The Hero With a Thousand Faces
by Joseph Campbell
1. Myth and Dream
Page 21 @ August 14, 2018
Dream is the personalized myth, myth the depersonalized dream;
4. Atonement with the Father
Page 116 @ January 13, 2019
Such a figure illustrates the function and value of a graven image, and shows why long sermons are unnecessary among idol-worshipers. The devotee is permitted to soak in the meaning of the divine symbol in deep silence and in his own good time. Furthermore, just as the god wears arm bands and ankle rings, so does the devotee; and these mean what the god’s mean. They are made of gold instead of serpents, gold (the metal that does not corrode) symbolizing immortality; i.e., immortality is the mysterious creative energy of God, which is the beauty of the body.
+1 for idolatry. 😁😁😁
Page 127 @ January 13, 2019
There can be no doubt that no matter how unilluminated the stark-naked Australian savages may seem to us, their symbolical ceremonials represent a survival into modern times of an incredibly old system of spiritual instruction, the far-flung evidences of which are to be found not only in all the lands and islands bordering the Indian Ocean, but also among the remains of the archaic centers of what we tend to regard as our own ven special brand of civilization.
Well… stories and myths are important I know, but it is the meaningful stories, the realized myths, that is science, makes a civilization superior.
Page 149 @ January 13, 2019
Similarly, throughout the Orient, throughout the ancient world, and in the pre-Columbian Americas, society and nature represented to the mind the inexpressible. “The plants, rocks, fire, water, all are alive. They watch us and see our needs. They see when we have nothing to protect us,” declared an old Apache storyteller, “and it is then that they reveal themselves and speak to us.”130 This is what the Buddhist calls “the sermon of the inanimate.”
Time to time, I find scholars both atheist and theist bearing the idea that pantheism and polytheism are spiritually/socially superior than monotheism, to be specific, semitic religions.
5. Master of the Two Worlds
Page 205 @ January 16, 2019
Symbols are only the vehicles of communication; they must not be mistaken for the final term, the tenor , of their reference. No matter how attractive or impressive they may seem, they remain but convenient means, accommodated to the understanding.
Page 206 @ January 16, 2019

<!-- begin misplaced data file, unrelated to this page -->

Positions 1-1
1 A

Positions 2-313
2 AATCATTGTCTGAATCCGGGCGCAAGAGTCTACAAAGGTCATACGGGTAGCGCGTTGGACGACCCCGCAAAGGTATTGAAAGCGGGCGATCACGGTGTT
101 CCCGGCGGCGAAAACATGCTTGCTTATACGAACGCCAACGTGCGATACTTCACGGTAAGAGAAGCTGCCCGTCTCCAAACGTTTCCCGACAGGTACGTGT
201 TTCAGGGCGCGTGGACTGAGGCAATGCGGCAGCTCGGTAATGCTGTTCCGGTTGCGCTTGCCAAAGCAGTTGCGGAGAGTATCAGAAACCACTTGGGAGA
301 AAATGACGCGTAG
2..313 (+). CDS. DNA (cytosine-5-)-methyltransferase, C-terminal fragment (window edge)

Mistaking a vehicle for its tenor may lead to the spilling not only of valueless ink, but of valuable blood.
1. From Psychology to Metaphysics
Page 221 @ January 17, 2019
Mythology, in other words, is psychology misread as biography; history, and cosmology.
6. The Hero as World Redeemer
Page 305 @ January 19, 2019
The hero of yesterday becomes the tyrant of tomorrow, unless he crucifies himself today.
Sounds so much accurate.
2. The Function of Myth, Cult, and Meditation
Page 333 @ January 20, 2019
If he presumes to cut himself off, either in deed or in thought and feeling, he only breaks connection with the sources of his existence. The tribal ceremonies of birth, initiation, marriage, burial, installation, and so forth, serve to translate the individual’s life-crises and life-deeds into classic, impersonal forms.
Page 333 @ January 20, 2019
Social duties continue the lesson of the festival into normal, everyday existence, and the individual is validated still. Conversely, indifference, revolt—or exile—break the vitalizing connectives. From the standpoint of the social unit, the broken-off individual is simply nothing—waste. Whereas the man or woman who can honestly say that he or she has lived the role—whether that of priest, harlot, queen, or slave—is something in the full sense of the verb to be .
Page 335 @ January 20, 2019
anyone in exile from the community is a nothing. From the other point of view, however, this exile is the first step of the quest. Each carries within himself the all; therefore it may be sought and discovered within. The differentiations of sex, age, and occupation are not essential to our character, but mere costumes which we wear for a time on the stage of the world. The image of man within is not to be confounded with the garments. We think of ourselves as Americans, children of the twentieth century, Occidentals, civilized Christians. We are virtuous or sinful. Yet such designations do not tell what it is to be man, they denote only the accidents of geography, birth-date, and income. What is the core of us? What is the basic character of our being?
3. The Hero Today
Page 341 @ January 20, 2019
And so every one of us shares the supreme ordeal—carries the cross of the redeemer—not in the bright moments of his tribe’s great victories, but in the silences of his personal despair.